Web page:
|Heading for Gallipoli|
As we neared the peninsula of Gallipoli, the Captain of the Destroyers gave the order for silence and for the men to stop smoking. And thus in the darkness and in silence we were carried towards the land which was to either make or mar the name of Australia. On either side we could dimly see other destroyers bearing the rest of the Third Brigade. I am quite sure that very few of us realized that at last we were actually bound for our first baptism of fire, for it seemed as though we were just out on one of our night manoeuvres, but very soon we realized that it was neither a surprise party nor a moonlight picnic.
|Towed to Shore|
I turned around to get the second tow ready, when a man just in front of me dropped, hit in the head. This was the first casualty and very soon there were several others hit. There was some difficulty in getting the second tow ready but eventually when a naval cutter came alongside we got in and started for the beach; three men were hit before the boat struck the shore. When she hit the beach, I gave the word to get out and out the men got at once, in water up to their necks in some cases, men actually had to swim several strokes before they got their footing. It was almost impossible to walk with full marching order, absolutely drenched to the skin and I fell twice before I got to the dry beach where I scrambled up under cover of a sand ridge. I ordered the men to dump their packs off, load their rifles, and waited a few seconds for the men to get their breath.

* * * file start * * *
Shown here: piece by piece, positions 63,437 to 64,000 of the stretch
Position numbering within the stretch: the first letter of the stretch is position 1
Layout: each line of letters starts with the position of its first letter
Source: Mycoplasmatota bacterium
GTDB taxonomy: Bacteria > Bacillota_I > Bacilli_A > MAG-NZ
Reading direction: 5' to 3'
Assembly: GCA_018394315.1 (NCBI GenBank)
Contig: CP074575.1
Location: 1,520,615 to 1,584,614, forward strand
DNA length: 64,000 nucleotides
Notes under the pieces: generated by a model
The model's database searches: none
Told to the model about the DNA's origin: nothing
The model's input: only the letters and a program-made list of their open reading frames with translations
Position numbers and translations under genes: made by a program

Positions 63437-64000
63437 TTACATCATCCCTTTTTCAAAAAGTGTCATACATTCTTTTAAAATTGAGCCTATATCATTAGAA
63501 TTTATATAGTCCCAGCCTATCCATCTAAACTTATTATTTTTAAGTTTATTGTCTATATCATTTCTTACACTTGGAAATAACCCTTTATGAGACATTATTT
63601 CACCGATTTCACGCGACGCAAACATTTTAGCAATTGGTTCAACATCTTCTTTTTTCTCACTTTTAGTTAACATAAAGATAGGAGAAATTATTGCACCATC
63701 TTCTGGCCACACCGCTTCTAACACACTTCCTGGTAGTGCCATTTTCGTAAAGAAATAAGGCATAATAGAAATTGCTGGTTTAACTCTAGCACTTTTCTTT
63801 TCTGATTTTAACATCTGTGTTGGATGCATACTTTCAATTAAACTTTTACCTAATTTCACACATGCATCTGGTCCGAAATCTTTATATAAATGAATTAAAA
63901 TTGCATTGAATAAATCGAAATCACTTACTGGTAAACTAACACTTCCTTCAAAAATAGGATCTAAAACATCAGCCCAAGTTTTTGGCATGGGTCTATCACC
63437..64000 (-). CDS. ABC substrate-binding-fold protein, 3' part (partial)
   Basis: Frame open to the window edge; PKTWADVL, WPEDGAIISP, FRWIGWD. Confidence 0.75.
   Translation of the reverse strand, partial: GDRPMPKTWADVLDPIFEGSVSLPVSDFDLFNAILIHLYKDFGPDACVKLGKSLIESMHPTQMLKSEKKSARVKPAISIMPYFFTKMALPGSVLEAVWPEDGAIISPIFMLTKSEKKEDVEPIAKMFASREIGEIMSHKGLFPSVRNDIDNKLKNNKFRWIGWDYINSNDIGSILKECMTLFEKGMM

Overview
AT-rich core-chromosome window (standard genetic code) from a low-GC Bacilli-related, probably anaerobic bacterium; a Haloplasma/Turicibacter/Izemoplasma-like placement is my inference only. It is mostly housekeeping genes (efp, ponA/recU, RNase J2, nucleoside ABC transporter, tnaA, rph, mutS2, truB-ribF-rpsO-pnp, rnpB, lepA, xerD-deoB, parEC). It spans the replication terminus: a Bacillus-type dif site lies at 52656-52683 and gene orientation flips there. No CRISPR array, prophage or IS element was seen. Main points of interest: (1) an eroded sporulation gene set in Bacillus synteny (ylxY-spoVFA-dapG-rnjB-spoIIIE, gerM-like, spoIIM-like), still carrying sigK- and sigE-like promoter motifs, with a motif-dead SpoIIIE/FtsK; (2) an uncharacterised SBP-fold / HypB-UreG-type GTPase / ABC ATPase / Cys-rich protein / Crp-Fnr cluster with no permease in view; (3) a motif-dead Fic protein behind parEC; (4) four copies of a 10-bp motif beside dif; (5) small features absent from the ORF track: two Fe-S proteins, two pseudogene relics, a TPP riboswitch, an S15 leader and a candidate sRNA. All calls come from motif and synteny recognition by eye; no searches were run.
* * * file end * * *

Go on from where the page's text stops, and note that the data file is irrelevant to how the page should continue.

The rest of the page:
[Captain I S Margetts, Diary, 25 April 1915, AWM 1 DRL/0478]
Odd parties of the 11th and 12th Battalions were scrambling up these gravelly and almost perpendicular crags by any foothold which offered...One of this party, Corporal E W D Laing… clambering breathless up the height, came upon an officer almost exhausted half way up. It was the old Colonel—Clarke of the 12th Battalion. He was carrying his heavy pack, and could scarcely go further. Laing advised him to throw the pack away, but Clarke was unwilling to lose it, and Laing thereupon carried it himself. The two climbed on together, and Margetts…reaching the top, found to his astonishment the Colonel already there.
[C E W Bean, The Story of Anzac, Sydney, 1924, Vol I, p.272]
Hanging in the Gallipoli gallery of the Australian War Memorial is one of the best-known Australian war paintings—George Lambert’s Anzac, the landing 1915. Depicted in the centre of the painting are Australian soldiers, crawling and scrambling their way up a steep, scrubby cliff. Some have been killed, some lie wounded, while others press on towards the heights where the growing daylight shows up distant, shadowy figures of the enemy above. Lambert has caught on canvas the struggle of Western Australians of the 11th Battalion, Australian Imperial Force (AIF), as they made their way up towards Plugge’s Plateau from where they had been put ashore on North Beach. In the painting, the Sphinx is beginning to catch the first light of day as the men climb in the shadow of the western side of ‘Plugge’s’. This is the dawn rush of the first wave of Australians as described to Lambert by Lieutenant Hedley Howe who, as Lance-Corporal Howe, had taken part in the landing.
Source: Department of Veterans’ Affairs, Canberra